The consumer price index (CPI) is a metric devised by the Bureau of Labor Statistics to measure the change in the prices of household goods and services, including food, energy, transportation, housing, and medical care. The BLS calculates this figure to reflect an aggregate of U.S. consumer spending.
CPI is a key indicator of inflation and deflation in the U.S. economy. It is used by some to anticipate the cost of living in some areas of the country. It is also used by the government to make cost of living adjustments for federal employees and beneficiaries of Social Security payments, as well as to determine rises in consumer and commercial rents. It has additional applications for those who set prices on retail goods, as well as for those who buy them.
What is CPI?
The CPI is a collection of pricing data gathered by the BLS to measure the weighted average (meaning more costly items count more) change in prices consumers pay for a basket of about 80,000 goods and services. The BLS constructs the market basket based on spending information it gathers from a survey of U.S. households.
The numbers represent the spending patterns of two groups: all urban consumers, and urban earners and clerical workers. To get a representative sample, it collects data in 75 urban areas around the country and from 23,000 businesses each month, as well as data on rents (including owner-occupied housing) from 50,000 landlords and tenants.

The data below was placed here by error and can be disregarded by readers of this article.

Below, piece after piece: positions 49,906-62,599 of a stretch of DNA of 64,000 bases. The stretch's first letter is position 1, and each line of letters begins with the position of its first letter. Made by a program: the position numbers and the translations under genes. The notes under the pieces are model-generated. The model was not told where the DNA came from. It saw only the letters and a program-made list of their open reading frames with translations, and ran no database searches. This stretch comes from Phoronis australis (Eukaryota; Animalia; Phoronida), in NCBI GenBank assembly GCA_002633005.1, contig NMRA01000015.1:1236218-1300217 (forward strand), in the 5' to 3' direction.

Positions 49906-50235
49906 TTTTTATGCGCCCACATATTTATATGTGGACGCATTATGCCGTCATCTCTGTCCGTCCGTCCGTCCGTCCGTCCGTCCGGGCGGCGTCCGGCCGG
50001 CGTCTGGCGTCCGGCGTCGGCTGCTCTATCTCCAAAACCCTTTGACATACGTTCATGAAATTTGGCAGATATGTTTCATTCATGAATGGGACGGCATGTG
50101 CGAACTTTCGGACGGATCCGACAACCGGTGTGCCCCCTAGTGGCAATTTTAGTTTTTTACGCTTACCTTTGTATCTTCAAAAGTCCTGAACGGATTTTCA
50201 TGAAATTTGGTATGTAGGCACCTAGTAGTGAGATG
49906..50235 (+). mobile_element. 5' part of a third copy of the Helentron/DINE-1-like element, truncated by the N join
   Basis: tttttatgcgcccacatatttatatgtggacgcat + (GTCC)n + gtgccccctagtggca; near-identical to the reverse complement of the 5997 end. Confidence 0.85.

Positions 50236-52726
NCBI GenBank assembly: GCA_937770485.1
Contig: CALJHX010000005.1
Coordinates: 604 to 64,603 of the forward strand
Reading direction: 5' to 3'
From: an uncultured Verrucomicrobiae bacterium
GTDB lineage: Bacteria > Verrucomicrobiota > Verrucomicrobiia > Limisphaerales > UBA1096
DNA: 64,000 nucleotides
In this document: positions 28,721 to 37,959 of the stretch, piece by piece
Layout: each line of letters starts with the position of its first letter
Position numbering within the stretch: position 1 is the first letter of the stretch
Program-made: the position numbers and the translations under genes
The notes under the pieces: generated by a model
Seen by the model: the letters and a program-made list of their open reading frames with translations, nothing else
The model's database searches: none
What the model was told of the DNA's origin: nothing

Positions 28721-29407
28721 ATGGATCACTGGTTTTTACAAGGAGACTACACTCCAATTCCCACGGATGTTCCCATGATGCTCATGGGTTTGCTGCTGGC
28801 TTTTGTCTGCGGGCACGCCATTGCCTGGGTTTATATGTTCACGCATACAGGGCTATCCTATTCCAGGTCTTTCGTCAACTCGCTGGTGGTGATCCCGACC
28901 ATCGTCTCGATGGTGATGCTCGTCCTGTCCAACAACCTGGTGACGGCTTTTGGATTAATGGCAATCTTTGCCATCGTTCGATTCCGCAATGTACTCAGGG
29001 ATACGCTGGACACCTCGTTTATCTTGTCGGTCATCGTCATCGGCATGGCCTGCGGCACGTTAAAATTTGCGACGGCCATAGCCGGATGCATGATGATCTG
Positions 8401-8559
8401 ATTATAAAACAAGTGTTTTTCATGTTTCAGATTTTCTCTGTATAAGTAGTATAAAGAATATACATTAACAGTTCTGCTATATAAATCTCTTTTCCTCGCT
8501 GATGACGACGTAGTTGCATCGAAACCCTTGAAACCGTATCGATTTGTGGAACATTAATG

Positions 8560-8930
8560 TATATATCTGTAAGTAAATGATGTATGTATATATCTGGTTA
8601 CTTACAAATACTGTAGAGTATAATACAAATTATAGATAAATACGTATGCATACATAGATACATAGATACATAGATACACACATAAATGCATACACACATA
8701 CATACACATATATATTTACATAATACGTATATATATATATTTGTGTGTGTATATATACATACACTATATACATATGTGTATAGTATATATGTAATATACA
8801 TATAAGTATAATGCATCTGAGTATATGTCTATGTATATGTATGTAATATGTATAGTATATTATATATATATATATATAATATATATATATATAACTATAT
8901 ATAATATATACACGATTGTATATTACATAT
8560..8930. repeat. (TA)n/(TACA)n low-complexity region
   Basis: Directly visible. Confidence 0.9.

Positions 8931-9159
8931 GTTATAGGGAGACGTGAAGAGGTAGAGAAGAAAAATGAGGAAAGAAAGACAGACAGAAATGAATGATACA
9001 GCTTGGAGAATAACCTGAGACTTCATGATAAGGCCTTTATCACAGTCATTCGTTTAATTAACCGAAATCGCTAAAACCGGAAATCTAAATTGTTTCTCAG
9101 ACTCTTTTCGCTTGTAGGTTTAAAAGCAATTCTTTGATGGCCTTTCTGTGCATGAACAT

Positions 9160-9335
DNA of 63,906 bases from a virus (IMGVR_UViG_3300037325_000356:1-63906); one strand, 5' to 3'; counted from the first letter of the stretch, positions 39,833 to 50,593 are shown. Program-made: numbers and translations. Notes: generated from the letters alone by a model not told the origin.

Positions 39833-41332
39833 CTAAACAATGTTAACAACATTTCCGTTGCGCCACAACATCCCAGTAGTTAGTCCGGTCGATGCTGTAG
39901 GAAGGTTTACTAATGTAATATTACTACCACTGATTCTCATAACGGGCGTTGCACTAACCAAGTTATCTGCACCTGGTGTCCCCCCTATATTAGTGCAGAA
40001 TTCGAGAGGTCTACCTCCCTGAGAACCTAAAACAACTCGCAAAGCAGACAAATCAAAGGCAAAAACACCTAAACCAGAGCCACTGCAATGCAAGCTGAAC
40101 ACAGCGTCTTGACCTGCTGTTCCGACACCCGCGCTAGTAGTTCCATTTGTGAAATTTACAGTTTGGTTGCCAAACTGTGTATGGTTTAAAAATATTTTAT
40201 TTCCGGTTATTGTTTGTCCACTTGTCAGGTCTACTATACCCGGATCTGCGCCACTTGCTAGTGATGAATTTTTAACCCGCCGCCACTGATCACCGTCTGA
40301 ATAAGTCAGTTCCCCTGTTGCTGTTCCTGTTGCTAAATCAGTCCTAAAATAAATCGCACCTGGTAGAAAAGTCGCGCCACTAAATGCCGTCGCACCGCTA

To index the CPI numbers, the BLS uses 1982-84 as a basis. In doing this, the agency sets the base year index to 100, and uses subsequent periods to calculate how much prices rose or fell.
What is CPI used for?
CPI has many applications, and is used by businesses and individuals for a wide variety of purposes.
- Gauging inflation. CPI is the most widely tracked indicator of inflation, and the Federal Reserve takes it into account in making monetary policy. The BLS releases monthly numbers, which show the price changes for the month, seasonally adjusted, and for the past 12 months. In June 2022, the CPI rose 9.1% over the prior 12 months, as inflation approached a 41-year high. This inflation in prices of goods and services results in a reduction in consumer purchasing power.
- Adjusting income payments. The CPI is used to calculate cost of living increases for federal employees, Social Security beneficiaries, and military and civil service retirees. The government also uses it to calculate the cost of school lunches and the benefits for those who qualify for food stamps.